In the design world there is an occasional fad to recruit "rock star" designers. I have nothing against rock stars - I've worked with a couple, both in the design sense and real rock stars. You see, while I was making money to afford graduate school I worked as a technician - mostly doing lighting - in professional theater. Rock stars are interesting people, but I am not a rock star.

When you hire a rock star you're hiring someone who wants the spotlight, someone who will draw attention to himself. But behind the rock star is another kind of person, one you don't usually see. He's usually dressed in black, and has on a vest with lots of pockets.  He wears a toolbelt, and he knows what every tool does, and when to use it.  He's a roadie.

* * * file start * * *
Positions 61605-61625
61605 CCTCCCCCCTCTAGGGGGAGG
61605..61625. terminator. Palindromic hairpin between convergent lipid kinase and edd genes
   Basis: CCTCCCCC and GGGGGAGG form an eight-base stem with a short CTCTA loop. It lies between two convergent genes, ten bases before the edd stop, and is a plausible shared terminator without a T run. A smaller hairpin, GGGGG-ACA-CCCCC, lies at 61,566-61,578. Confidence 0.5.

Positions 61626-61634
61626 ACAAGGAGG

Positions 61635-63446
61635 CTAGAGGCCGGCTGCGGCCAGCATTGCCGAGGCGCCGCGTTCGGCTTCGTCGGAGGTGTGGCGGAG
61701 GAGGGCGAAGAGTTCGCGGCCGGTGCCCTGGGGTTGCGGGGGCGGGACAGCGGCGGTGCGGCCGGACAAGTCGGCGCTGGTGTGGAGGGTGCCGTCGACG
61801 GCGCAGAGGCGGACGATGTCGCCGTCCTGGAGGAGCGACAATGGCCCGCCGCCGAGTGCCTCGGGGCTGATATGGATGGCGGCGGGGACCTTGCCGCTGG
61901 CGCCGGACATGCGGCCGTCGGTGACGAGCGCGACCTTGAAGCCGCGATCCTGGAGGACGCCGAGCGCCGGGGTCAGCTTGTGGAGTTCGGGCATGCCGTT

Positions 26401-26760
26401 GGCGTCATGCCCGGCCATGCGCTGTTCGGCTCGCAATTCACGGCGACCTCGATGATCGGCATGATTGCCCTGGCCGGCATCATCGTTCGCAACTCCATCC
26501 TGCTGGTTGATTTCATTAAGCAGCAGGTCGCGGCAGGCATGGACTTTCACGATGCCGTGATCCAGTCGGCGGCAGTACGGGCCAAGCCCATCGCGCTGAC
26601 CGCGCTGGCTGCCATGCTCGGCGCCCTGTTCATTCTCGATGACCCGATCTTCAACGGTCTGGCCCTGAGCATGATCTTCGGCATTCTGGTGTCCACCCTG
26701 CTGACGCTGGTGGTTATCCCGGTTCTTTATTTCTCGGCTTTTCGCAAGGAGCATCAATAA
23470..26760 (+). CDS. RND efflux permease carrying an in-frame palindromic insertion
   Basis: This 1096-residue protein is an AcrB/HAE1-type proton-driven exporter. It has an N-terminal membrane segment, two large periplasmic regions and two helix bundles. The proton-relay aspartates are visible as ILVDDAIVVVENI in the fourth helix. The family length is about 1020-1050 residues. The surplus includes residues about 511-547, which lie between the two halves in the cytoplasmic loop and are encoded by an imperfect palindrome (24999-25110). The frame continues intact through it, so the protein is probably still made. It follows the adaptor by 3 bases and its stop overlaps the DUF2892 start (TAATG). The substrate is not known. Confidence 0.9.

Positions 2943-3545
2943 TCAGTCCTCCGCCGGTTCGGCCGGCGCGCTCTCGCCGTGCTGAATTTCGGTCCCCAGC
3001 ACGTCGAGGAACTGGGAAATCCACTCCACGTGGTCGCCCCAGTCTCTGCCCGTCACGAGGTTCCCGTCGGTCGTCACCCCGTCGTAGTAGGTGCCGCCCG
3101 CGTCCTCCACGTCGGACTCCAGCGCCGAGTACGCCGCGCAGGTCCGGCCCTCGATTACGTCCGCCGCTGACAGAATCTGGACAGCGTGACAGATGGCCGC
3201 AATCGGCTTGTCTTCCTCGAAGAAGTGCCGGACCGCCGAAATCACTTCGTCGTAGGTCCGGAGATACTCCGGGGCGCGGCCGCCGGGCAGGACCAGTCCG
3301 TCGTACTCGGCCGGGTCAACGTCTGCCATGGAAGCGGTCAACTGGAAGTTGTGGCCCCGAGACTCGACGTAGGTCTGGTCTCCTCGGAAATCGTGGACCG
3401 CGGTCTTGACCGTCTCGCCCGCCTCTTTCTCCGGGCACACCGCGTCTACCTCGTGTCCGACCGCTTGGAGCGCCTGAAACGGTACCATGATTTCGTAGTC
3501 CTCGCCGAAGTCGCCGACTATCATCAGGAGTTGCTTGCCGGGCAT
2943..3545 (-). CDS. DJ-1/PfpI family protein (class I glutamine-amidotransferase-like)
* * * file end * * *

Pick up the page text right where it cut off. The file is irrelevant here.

When you want 5000 feet of cable laid perfectly on your stage so that power gets exactly where it needs to be and nobody trips?  You call a roadie.  When you want every instrument fitted precisely in its case so it costs the least to ship, unpacks the fastest, and it is absolutely clear what you unpack next?  You call a roadie.  When you've got a problem and the sound isn't right or people can't see what they're supposed to see? You call a roadie.

Roadies wear those toolbelts for a reason. A good roadie comes with the best tools in the trade, and often one or two he thought up himself. A good roadie is not just the guy you call when you have a problem, he's the guy who sees that a problem is going to happen and makes sure it doesn't.

I have nothing against rock stars. They're great people. But if you're looking for a rock star you're probably in the wrong place.  I'm not a rock star; I'm a roadie.

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